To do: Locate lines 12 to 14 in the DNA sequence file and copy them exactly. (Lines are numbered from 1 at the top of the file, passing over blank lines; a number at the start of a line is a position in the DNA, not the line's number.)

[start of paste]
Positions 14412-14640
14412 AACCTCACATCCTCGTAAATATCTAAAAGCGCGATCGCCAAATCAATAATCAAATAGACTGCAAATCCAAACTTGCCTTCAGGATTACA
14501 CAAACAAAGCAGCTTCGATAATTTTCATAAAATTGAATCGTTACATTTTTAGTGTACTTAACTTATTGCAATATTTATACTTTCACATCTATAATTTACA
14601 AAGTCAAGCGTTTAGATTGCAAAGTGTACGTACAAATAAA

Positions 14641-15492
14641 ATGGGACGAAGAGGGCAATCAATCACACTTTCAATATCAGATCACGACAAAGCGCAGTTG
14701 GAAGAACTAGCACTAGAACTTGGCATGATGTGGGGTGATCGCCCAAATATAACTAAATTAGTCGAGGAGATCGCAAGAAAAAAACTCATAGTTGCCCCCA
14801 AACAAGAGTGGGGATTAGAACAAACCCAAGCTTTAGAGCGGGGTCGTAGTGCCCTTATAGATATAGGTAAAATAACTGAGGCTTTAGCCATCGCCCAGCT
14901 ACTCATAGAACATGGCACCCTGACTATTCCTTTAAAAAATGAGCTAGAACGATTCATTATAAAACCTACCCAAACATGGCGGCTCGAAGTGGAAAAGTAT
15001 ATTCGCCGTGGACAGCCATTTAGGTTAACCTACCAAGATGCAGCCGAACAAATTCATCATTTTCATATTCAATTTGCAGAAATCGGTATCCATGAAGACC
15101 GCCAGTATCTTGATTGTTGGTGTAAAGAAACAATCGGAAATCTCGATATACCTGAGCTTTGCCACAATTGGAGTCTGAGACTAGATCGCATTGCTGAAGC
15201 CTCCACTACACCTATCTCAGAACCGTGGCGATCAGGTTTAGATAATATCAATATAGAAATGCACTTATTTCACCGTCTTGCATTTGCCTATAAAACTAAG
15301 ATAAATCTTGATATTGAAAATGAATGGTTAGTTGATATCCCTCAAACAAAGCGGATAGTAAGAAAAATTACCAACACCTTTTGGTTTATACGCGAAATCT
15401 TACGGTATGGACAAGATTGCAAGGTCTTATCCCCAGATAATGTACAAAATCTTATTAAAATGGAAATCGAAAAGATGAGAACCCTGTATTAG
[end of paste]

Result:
15201 CTCCACTACACCTATCTCAGAACCGTGGCGATCAGGTTTAGATAATATCAATATAGAAATGCACTTATTTCACCGTCTTGCATTTGCCTATAAAACTAAG
15301 ATAAATCTTGATATTGAAAATGAATGGTTAGTTGATATCCCTCAAACAAAGCGGATAGTAAGAAAAATTACCAACACCTTTTGGTTTATACGCGAAATCT
15401 TACGGTATGGACAAGATTGCAAGGTCTTATCCCCAGATAATGTACAAAATCTTATTAAAATGGAAATCGAAAAGATGAGAACCCTGTATTAG